seriously and listening is not hard at all. When they notice that this is not as
easy as they thought, their thirst for knowledge will grow. Cultivating this „thirst‟
is what we mean by „working towards want‟.
In the basic training we deal with that in two ways. At first, by making a
challenging start. A challenging start always consists of listing examples of
tricky situations regarding the subject familiar to the participants. If the example
concerns taking someone seriously you could perhaps start with the question
“how do you take a child seriously who is not being serious?” This question
immediately provokes the thought “yes, how do you do that?” and the
participants will at once want to hear your explanation. Every module lists
intriguing comments you could use under the heading „programme‟.
Another way of working towards „want‟ is the exploratory exercise. This always
has a confrontational element. Participants will soon discover that something is
difficult. Going back to the example of taking someone seriously: you can
present a case of a child who is not being serious and invite the participants to
respond to it spontaneously. An exploratory exercise is aimed at letting the
participants experience how difficult it is. We therefore give the participants a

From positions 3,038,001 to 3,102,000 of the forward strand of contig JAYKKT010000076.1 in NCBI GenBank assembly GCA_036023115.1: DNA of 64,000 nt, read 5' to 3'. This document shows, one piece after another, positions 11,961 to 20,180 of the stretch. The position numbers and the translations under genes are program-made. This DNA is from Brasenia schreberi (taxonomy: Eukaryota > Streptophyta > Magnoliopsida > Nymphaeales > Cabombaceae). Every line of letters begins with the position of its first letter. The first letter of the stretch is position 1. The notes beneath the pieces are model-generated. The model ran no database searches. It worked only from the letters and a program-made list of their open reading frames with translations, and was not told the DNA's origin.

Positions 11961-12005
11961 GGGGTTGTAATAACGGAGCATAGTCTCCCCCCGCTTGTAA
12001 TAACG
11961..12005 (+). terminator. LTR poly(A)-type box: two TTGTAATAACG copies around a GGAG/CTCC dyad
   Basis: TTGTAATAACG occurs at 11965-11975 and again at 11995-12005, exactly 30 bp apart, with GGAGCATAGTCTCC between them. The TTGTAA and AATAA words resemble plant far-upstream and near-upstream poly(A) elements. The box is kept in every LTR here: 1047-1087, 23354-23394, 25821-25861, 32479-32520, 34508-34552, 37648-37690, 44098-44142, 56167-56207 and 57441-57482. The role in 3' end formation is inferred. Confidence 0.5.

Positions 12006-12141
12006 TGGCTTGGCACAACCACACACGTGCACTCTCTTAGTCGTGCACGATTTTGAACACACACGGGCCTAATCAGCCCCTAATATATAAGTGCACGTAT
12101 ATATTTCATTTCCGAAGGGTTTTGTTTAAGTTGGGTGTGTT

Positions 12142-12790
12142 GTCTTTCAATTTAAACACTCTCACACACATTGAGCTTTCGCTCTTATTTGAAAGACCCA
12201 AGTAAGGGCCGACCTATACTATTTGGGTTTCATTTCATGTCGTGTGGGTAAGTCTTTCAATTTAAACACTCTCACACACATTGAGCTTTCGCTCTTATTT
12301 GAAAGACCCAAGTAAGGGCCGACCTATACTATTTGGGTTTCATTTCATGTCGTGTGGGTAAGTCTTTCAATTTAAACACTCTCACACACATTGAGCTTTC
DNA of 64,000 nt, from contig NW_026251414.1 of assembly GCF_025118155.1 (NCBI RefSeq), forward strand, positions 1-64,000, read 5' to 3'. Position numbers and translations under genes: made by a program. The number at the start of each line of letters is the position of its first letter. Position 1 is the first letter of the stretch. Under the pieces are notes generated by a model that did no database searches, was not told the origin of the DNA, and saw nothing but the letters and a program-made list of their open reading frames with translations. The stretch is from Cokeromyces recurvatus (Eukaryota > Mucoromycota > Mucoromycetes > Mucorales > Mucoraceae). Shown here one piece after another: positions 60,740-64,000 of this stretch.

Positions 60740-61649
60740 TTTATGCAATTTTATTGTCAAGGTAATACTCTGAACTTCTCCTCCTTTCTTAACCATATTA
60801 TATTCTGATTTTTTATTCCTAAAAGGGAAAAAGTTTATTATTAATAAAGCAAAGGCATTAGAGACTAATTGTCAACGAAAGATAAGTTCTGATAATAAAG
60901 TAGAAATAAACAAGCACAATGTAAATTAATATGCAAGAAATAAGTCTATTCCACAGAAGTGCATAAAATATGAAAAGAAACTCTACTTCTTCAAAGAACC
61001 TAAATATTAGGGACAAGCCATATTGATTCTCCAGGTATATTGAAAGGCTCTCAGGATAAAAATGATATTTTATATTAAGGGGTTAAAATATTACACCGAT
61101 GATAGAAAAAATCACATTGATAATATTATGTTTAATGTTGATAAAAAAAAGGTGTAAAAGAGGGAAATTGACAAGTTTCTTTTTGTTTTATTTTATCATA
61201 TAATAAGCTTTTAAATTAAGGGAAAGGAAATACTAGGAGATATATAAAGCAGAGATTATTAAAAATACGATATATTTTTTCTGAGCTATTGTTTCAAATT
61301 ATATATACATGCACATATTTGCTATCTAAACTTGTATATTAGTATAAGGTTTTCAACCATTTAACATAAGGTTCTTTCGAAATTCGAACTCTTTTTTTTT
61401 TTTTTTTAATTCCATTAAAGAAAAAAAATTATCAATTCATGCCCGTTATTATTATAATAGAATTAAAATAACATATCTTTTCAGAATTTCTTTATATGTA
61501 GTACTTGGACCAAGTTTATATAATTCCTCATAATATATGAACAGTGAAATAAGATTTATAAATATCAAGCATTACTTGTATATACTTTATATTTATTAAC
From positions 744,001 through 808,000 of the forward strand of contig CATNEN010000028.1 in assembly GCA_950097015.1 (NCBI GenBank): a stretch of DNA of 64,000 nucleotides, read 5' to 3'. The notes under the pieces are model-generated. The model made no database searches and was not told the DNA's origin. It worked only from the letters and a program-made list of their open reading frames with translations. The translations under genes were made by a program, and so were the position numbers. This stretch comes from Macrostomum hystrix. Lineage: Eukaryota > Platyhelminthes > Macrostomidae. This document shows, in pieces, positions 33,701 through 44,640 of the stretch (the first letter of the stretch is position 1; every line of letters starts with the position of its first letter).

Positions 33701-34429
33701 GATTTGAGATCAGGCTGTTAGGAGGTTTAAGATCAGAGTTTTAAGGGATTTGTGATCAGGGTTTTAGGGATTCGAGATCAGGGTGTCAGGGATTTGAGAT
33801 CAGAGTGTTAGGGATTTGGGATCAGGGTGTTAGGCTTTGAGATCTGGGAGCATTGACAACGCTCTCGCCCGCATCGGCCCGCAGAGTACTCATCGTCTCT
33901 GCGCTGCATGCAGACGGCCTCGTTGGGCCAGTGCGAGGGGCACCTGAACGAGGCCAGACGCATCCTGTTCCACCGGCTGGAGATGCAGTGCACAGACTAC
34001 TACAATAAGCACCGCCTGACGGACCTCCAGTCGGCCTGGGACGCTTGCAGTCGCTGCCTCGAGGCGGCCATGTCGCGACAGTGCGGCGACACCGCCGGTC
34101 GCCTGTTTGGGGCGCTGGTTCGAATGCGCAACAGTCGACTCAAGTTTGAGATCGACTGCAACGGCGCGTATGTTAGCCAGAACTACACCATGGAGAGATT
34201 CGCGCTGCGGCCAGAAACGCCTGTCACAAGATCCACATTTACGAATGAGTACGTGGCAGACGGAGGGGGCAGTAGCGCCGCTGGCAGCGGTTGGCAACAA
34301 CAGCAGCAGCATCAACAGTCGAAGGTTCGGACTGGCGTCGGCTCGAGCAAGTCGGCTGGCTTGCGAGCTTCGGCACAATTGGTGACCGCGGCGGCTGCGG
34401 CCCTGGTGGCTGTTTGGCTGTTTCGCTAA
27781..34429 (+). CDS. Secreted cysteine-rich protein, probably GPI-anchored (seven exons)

difficult assignment, which reduces the chance of success. The idea behind this
is when participants experience something they are not yet able to do, this will
increase their „thirst‟ for learning.
Working towards ‘can’
Only if the participants want to learn the new behaviour will you be able to work
towards the „can‟ part. We think that participants learn new skills in three steps,
from knowing via understanding to can.
Diagram learning phases
The first step is knowing. In order to teach participants how to take children
seriously, for example, they first have to know how to do that. During the
training we often work towards knowing by explaining things to the participants,
discussing the theory or by enabling them to give shape to the theory (in a
The second step is understanding. This step is incorporated because it is a huge
step for participants to directly apply the theory in practice. The „understanding
step‟ makes the gap between knowing and can smaller. The goal of
understanding is that the participants are able to link the theory to practical
examples. Working towards understanding is dealt with in the basic training by
practising sub-skills. We also work towards understanding by having the
participants analyse conversation from a theoretical angle. Sometimes we also
work towards understanding by showing how it is done.
The last step is actually being able to do the skills. We practice this in the basic
training by making use of roleplays. Sometimes in large groups, usually in sub-
groups. We practice by using a checklist that clearly describes the skills expected
of the participants.
From ‘can’ back to ‘want’: experiencing success
Learning should first and foremost be fun! Learning is fun when the participants
notice that they can do the new skills and experience success. We therefore
always incorporate repeats in the core exercises, also known as the success
spiral. Participants try to execute the checklist in practice. We will stop the
exercise or roleplay, assess what went well according to the checklist and give
tips for improvement. The participant is allowed to practise the tip so he/she can
find out that he/she can do it! We will stop the exercise when the participant has